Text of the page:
As cool as going to Harvard or Stanford would have been, seeing as we were already heavily in debt I decided to attend a much less expensive MBA program with excellent average starting salary statistics and a very high job placement rate.
During the first year of my MBA program my suspicions were confirmed. The business world is COOL! Business school is all about human behavior, math and statistics, and ethical responsibility. It’s about creating value and sharing that value with the world. I felt empowered to directly make the world a better place. I LOVED business school. It fit me, and it felt right.
During the summer between the first and second years of my MBA program I won the internship lottery! I worked in a process improvement strategy internship at Adobe. I love Adobe. Their products are cool. Their employees are cool. The company is just cool.
After graduation I worked as a business manager at an engineering firm. In early 2016 some friends at Adobe reached out and said the perfect role for me was opening up. I was offered the job and in March of 2016 I came back to Adobe. After seven months of being back at Adobe I can say without hesitation that an MBA was totally worth it for me. I love what I do, I love the people I work with, and I don’t believe there’s any other path I could have taken that would have resulted in this much happiness and satisfaction for me.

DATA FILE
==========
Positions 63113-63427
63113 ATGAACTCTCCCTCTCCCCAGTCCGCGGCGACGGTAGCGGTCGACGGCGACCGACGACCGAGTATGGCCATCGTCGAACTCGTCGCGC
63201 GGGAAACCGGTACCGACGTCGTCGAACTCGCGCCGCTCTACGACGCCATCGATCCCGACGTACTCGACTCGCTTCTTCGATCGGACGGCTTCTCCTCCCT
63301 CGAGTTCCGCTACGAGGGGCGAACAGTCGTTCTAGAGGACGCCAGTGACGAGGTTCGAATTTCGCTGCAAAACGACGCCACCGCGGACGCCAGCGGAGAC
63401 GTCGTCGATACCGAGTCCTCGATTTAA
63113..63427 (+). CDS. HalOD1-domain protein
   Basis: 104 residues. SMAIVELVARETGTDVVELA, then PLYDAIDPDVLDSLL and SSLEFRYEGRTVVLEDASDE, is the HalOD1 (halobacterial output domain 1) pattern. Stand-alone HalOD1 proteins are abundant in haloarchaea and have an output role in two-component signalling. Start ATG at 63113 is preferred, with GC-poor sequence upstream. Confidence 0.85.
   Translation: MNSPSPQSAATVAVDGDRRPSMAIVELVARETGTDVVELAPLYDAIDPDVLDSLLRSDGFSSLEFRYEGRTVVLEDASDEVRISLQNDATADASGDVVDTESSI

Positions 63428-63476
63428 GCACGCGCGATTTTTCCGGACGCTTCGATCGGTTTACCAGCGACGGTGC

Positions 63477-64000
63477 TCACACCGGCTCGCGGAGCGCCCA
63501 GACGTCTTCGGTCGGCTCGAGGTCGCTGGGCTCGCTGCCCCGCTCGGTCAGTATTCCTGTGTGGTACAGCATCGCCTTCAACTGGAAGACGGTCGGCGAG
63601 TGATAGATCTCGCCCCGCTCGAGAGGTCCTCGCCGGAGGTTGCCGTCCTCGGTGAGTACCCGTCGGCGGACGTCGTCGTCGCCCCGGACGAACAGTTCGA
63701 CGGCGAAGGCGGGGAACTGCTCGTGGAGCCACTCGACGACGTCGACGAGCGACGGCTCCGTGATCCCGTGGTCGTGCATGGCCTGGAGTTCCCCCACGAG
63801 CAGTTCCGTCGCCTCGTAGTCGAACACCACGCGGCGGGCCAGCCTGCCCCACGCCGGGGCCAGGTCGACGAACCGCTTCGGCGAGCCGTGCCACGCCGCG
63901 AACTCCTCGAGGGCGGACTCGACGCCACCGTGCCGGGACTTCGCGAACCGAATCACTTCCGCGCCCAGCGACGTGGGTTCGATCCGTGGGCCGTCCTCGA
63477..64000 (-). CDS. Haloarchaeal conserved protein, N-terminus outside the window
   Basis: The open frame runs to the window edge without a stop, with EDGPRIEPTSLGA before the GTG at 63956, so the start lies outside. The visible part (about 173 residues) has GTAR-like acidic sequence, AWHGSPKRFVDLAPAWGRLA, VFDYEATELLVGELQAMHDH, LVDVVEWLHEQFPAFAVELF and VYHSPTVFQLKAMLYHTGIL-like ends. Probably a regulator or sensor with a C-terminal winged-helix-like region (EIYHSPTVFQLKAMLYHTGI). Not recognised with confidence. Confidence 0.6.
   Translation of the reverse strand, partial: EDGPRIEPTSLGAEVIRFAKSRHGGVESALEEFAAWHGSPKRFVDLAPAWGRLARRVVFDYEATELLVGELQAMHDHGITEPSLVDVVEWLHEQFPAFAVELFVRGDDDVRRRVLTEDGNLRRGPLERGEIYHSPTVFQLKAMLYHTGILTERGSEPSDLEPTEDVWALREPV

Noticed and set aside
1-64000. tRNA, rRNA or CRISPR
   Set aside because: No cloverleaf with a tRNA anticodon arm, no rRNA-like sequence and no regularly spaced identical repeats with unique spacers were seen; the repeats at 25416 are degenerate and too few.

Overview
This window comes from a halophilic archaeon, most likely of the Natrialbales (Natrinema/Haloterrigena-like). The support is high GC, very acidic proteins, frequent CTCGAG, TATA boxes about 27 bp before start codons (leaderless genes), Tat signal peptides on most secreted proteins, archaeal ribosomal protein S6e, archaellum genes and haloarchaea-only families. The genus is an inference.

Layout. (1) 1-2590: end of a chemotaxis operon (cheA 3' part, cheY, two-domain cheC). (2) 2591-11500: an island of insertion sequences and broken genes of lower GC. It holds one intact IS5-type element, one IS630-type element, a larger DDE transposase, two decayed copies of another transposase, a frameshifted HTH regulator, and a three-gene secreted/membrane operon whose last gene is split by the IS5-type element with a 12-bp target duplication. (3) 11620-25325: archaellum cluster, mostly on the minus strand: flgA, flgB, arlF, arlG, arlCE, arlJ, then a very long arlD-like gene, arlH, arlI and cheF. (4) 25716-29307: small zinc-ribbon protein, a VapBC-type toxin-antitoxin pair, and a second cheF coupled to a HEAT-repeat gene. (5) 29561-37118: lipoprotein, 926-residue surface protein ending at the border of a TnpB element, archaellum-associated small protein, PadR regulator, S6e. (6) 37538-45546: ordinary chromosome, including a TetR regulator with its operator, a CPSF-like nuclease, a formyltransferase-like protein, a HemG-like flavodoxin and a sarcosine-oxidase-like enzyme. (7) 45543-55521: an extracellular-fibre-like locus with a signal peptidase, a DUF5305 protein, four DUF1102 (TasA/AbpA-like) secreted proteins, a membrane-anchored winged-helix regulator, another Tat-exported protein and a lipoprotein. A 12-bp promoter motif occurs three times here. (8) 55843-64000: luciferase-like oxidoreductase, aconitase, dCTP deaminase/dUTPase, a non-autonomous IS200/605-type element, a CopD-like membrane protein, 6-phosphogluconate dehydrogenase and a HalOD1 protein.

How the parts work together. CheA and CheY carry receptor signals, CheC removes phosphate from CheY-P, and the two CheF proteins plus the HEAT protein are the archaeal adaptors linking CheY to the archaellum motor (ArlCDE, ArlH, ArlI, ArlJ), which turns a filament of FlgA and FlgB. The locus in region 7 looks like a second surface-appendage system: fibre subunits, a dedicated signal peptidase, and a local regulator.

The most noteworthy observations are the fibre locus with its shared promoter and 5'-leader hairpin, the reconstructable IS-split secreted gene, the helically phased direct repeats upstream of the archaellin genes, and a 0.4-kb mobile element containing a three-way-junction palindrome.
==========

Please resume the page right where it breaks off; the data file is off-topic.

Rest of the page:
As a HUGE bonus, while I was in my MBA program Katie networked with a local graphic designer. That designer asked Katie to shoot some styled desktop images. It sounded fun so Katie agreed. After the shoot she asked her graphic designer friend “is there a market for images like this”? The graphic designer explained the market need and in true Katie fashion she though “I can do that”!
She began selling styled images on Etsy in April of 2014. Her sales grew like crazy during the first six months and steadily continued. In August of 2016 Katie launched a new full-service subscription model website: katemaxstock. Things are going phenomenally. She’s providing value to her clients and she’s able to make her business work within her schedule.